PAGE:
Crunch’s Clark learning the ropes

by Jason Lockhart || AHL On The Beat Archive

Defenseman Mat Clark began Syracuse Crunch training camp less than a month before his 20th birthday. A second-round draft pick of the Anaheim Ducks in 2009, Clark entered the season with high hopes for his first full season in the professional ranks.

Clark knew the team was young, with more than 15 rookies on the training camp roster. Still, every player but one — Kyle Palmieri — was older than he. The last thing from Clark’s mind was taking on an assigned leadership role on a team with the likes of Joe DiPenta, who had played 10 professional seasons and captured a Stanley Cup with Anaheim in 2007, and Josh Green, a veteran of 13 years.

Clark entered the Crunch locker room one day during camp to get ready for practice and was approached by one Crunch veteran, who informed him he had been named captain.

“Captain?” replied Clark.

“Yeah, captain of the rookies,” said the vet. “You have to make sure all of the rookies are doing their assignments.”

It was Clark’s first official leadership role since his youth hockey days.

Long before Clark had stepped foot onto the War Memorial ice and assumed his role as leader of the rookies, he was honing his skills on the slopes of Colorado. Unlike many citizens of the world, Clark can call two countries his home.

He was born in Wheat Ridge, Colo., to Graham and Robin. When Mat was 4, due to a business opportunity, the Clark family moved from Colorado to Brampton, Ont., before ultimately settling down in nearby Campbellville.

“I can’t ignore that I grew up in America,” admitted Clark, who recently got his United States passport after turning pro, “but I grew up around Canadians and consider myself mostly Canadian.”

Had it not been for Clark’s move to Canada, Crunch fans may have been cheering on #2 at the Olympic Games as he competed for gold representing the United States in downhill skiing.

“My dad was really into skiing,” said Clark. “I learned how to ski before I played hockey and really enjoyed it. I owe my dad a ski trip, since we haven’t skied since I was younger. I miss it, but I chose hockey.”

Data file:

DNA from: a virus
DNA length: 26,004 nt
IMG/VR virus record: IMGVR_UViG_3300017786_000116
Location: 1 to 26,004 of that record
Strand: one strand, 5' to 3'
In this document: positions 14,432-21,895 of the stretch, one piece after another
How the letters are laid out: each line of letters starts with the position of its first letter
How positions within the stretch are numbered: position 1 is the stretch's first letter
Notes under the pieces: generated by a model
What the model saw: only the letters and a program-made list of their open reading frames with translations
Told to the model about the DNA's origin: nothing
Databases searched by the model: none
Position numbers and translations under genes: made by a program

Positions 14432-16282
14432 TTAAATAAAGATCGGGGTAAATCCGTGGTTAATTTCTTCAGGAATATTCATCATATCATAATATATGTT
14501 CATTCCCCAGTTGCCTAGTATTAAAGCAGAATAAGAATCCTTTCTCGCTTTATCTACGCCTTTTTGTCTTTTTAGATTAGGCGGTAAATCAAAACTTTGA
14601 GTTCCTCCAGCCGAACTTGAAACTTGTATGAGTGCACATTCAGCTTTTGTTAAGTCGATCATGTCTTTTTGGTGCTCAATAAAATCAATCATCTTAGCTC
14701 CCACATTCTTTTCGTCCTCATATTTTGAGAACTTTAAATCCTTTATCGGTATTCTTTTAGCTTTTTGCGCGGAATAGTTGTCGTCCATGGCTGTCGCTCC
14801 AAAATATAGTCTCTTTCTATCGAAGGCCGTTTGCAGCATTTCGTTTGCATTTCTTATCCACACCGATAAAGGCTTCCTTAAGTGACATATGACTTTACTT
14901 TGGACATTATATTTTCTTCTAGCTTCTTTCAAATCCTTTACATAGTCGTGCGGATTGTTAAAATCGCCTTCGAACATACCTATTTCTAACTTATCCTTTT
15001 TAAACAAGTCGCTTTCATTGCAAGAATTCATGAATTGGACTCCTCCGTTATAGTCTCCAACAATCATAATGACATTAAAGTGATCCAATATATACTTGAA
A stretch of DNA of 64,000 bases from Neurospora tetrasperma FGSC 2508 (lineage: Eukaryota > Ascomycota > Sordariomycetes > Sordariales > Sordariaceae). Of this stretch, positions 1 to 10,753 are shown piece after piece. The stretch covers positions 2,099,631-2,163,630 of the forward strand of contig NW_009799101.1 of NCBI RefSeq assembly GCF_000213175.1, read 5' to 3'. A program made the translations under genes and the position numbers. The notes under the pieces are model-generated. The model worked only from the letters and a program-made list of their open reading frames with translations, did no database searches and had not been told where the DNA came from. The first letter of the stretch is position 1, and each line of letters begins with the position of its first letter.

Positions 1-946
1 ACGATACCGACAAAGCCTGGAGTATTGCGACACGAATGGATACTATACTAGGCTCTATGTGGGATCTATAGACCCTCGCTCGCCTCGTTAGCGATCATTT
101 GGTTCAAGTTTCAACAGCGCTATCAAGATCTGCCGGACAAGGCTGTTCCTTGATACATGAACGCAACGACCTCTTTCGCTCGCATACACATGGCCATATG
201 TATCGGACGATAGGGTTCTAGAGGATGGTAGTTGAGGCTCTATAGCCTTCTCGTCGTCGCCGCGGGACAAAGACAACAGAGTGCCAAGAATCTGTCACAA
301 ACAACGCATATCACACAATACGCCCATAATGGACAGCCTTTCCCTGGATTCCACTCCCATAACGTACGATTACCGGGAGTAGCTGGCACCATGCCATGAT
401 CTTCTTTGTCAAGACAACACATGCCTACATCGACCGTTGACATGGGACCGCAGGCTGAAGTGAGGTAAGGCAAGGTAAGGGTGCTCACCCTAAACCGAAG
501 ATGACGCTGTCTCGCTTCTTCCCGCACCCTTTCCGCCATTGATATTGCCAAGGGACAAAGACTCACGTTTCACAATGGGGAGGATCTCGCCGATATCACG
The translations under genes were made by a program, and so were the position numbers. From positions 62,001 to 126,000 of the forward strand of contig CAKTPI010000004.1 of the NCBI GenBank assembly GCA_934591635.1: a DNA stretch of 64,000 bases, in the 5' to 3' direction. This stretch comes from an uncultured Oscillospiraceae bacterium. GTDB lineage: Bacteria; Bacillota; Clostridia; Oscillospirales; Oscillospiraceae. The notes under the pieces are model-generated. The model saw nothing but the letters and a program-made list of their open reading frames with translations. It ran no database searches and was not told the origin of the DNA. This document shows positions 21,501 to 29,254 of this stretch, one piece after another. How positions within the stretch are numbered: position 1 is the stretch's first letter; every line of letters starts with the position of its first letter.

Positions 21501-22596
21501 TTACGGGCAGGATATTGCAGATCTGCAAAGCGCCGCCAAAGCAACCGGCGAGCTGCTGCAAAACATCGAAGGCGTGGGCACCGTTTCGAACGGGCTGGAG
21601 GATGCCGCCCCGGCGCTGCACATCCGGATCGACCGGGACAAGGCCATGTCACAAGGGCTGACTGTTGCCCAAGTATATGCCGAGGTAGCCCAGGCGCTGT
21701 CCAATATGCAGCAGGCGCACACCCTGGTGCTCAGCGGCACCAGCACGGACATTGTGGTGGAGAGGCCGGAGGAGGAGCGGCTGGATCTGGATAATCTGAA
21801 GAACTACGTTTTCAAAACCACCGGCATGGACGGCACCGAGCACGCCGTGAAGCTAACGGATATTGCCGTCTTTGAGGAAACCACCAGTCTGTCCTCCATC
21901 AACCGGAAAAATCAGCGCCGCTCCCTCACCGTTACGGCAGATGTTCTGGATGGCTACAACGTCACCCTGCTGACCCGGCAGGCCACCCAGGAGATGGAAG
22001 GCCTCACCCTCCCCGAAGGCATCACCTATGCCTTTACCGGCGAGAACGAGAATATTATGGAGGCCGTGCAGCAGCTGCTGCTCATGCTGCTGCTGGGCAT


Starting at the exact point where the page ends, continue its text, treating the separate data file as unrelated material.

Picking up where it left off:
Despite his early endeavors in skiing, Clark constantly pestered his mom about getting into hockey while growing up in the suburbs of Denver, which at the time was without an NHL team.

It was a return to his father’s Canadian roots that helped spark hockey back into the Clark family. Graham was born in Montreal, but moved at a young age to North Bay, Ont., where he grew up a Toronto Maple Leafs fan.

His son Mat followed in his footsteps and became a Leafs fan, but when the Quebec Nordiques moved to Colorado to become the Avalanche in 1995, Clark also aligned with his birthplace to become an Avs fan.

“I grew up a Leafs fan after moving to Canada, but cheered for the Avalanche as well; it was weird how that happened,” said Clark. “I liked Adam Foote and Rob Blake. They had a dream team when I was younger, also with Joe Sakic and Peter Forsberg.”

It’s not surprising that Clark grew up admiring players such as Foote and Blake, who were known for their defensive prowess. Clark would adopt a similar game to Foote, acting as a shut-down defenseman as he grew older.

“When I was on a AA team in Milton, in the town next to Campbellville, I remember going into the first meeting, and thinking I was going to tell them I wanted to play center,” recalled Clark. “Everyone wanted to be a goal scorer. But when I sat down at the meeting, I raised my hand and said I wanted to play defense. Ever since then, I’ve played defense.”

That decision would prove to be a heads-up move for the aspiring hockey player. Clark would continue to play competitively through his early teenage years, until he was drafted in the 11th round of the Ontario Hockey League (OHL) draft. He decided to choose a less competitive league in the Ontario Provincial Junior Hockey League (OPJHL), where he would earn more ice time and hone his skills.